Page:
HARRISBURG – A recent ruling from the Commonwealth Court of Pennsylvania deemed state rules used to consider the impact of fracking near playgrounds and recreational facilities as “void and unenforceable.”
A five-member Commonwealth Court panel consisting of judges Mary Hannah Leavitt, Renée Cohn Jubelirer, Robert Simpson, Patricia A. McCullough and Michael H. Wojcik released the unanimous ruling on Aug. 23.
Judge Wojcik authored the panel’s opinion.
“This unanimous decision provides valuable relief from portions of the regulations that are unreasonable, unworkable and exceed EQB and DEP’s statutory authority. MSC absolutely supports commonsense, predictable and workable regulations that are consistent with the authority provided to the Agencies by the General Assembly. We appreciate the court’s careful consideration of the issues before it and its recognition of the regulatory overreach in these Chapter 78a provisions. We look forward to the court addressing the remaining challenged provisions to provide the regulatory certainty and clarity needed to enable job creation and economic growth,” Marcellus Shale Coalition President David Spigelmyer said.
The history behind the recent Commonwealth Court decision dates back to 2016, when the state Environmental Quality Board (EQB) published the Chapter 78a Regulations in October of that year. The regulations governed surface activities associated with the development of unconventional wells, and were slated to be enforced by the state Department of Environmental Protection (DEP).
These regulations would mandate operators to consider drilling impacts on specific public resources, creating mitigation methods and reporting this material to a number of state regulatory agencies.
On Oct. 13, 2016, the Marcellus Shale Coalition, a trade organization representing Pennsylvania’s shale gas producers, filed a seven-count lawsuit opposing the implementation of those same regulations.
Specifically, Marcellus Shale Coalition challenged the definitions of certain terms used in the new regulations, such as “other critical communities,” “common areas of a school’s property,” “playground” and “public resource agency” and argued implementing such provisions exceeded the DEP’s authority.
On the concept of what counts as a “playground," Wojcik indicated in the Court’s decision that the EQB’s criteria was too inclusive.
“As for playgrounds, again the definition is so broad as to defy quantification and compliance. The definition embraces publicly and privately owned ‘playgrounds.’ It obviously includes children’s playgrounds, sports fields, and picnic sites,” Wojcik said.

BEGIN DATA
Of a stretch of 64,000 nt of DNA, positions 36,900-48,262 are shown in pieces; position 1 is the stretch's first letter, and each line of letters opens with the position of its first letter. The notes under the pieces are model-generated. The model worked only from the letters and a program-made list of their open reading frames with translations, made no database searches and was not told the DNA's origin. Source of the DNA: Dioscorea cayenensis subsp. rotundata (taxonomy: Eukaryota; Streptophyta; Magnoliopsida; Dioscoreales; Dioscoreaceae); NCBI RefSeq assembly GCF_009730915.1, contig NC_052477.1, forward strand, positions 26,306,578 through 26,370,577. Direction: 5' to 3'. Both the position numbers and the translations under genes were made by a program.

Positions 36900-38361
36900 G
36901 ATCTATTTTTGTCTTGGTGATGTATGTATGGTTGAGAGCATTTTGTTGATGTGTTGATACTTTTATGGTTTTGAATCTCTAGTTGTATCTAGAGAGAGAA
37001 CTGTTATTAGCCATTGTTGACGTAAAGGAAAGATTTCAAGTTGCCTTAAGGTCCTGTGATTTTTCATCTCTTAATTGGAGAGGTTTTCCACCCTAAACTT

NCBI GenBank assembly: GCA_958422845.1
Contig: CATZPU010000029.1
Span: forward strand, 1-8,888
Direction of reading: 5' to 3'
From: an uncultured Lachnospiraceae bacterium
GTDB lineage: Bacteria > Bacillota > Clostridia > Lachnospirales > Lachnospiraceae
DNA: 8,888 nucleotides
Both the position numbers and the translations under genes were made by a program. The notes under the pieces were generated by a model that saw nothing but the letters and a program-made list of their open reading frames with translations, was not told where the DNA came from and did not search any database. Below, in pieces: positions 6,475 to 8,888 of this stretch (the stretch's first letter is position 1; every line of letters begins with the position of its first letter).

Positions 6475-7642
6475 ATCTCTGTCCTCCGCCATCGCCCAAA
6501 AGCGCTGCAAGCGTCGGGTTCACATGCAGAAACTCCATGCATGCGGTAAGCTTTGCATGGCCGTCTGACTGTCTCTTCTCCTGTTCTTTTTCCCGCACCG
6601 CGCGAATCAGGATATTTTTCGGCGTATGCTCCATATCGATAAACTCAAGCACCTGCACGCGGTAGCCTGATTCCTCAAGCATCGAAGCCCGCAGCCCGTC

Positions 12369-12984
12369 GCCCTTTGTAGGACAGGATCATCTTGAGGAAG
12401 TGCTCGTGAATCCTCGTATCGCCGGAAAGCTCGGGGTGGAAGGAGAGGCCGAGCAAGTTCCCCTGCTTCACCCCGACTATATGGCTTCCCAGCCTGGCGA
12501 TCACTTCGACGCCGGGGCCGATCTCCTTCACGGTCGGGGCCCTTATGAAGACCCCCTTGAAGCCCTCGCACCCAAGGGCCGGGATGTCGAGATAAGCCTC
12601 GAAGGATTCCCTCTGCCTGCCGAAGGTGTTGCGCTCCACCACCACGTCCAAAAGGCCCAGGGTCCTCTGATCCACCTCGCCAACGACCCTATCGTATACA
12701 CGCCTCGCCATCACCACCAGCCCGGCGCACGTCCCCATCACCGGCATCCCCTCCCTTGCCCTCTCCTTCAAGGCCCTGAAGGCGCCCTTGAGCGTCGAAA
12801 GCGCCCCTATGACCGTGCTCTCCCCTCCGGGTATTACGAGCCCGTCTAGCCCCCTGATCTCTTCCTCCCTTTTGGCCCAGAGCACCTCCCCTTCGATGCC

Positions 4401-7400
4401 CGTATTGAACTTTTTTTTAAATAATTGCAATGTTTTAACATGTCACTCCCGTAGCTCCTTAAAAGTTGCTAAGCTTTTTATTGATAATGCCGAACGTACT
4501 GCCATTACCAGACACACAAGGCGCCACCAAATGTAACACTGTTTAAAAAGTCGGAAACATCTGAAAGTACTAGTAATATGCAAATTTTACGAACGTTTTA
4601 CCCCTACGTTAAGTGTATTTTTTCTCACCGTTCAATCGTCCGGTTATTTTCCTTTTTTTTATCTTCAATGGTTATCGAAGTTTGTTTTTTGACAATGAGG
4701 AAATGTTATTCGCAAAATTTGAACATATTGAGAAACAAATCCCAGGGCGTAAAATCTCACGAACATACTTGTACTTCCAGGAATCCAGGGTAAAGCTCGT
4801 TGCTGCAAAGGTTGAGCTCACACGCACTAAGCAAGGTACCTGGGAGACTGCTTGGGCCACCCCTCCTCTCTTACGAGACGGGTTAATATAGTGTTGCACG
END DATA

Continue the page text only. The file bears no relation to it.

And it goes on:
“However, it also includes virtually any area open to the public for recreational purposes, including commercial enterprises, such as shopping centers, movie theaters, sports stadiums, amusement parks, and golf courses. Even a playground adjoining a McDonald’s eatery would qualify as a ‘public resource’ under the regulation. The sheer diversity of these resources renders the regulation unreasonable.”
Wojcik added that “the regulatory definitions of the terms ‘common areas of a school’s property’ and ‘playground’ are vague, overly broad, and unpredictable thereby making compliance unduly burdensome,” and that ‘common areas of a school’s property’ or ‘playgrounds’ do not share the same attributes as the other public resources identified in the statute because they do not implicate public interest in the same way.”
“In other words, a McDonald’s playground or a school parking lot utilized as a playground are not of the same class or nature as a scenic river, public park, or historical site warranting Commonwealth trustee protection. Although common areas of a school’s property and playgrounds may share some recreational similarities with the statutory public resources, they do not implicate ‘public interest’ in the same way and they are not part of the trust corpus over which the Commonwealth is charged with protecting under the Constitution,” Wojcik said.
Marcellus Shale Coalition had also argued that compiling a list of public resources was unnecessary and determining a number of “public resources” under the EQB’s rules would be “unlimited, unknown and unknowable”.
However, the Commonwealth Court did not agree on this point being onerous and said these determinations could be made usually “visually identifiable” information.
“A permit applicant need only look 200 feet from its proposed limit of disturbance to see whether a neighboring feature may fit the definition of a playground or common area of a school that is open to the public. Any argument that doing this is burdensome is simply ludicrous,” Wojcik said, referring to the DEP's argument on the subject.
The six remaining counts of Marcellus Shale Coalition’s litigation, such as challenges to the EQB’s standards for on-site processing, impoundments, site restoration, spill remediation and waste reporting are also being considered by the Commonwealth Court. The Court will hear arguments on those matters in October.
Commonwealth Court of Pennsylvania case 573 M.D. 2016
From the Pennsylvania Record: Reach Courts Reporter Nicholas Malfitano at email@example.com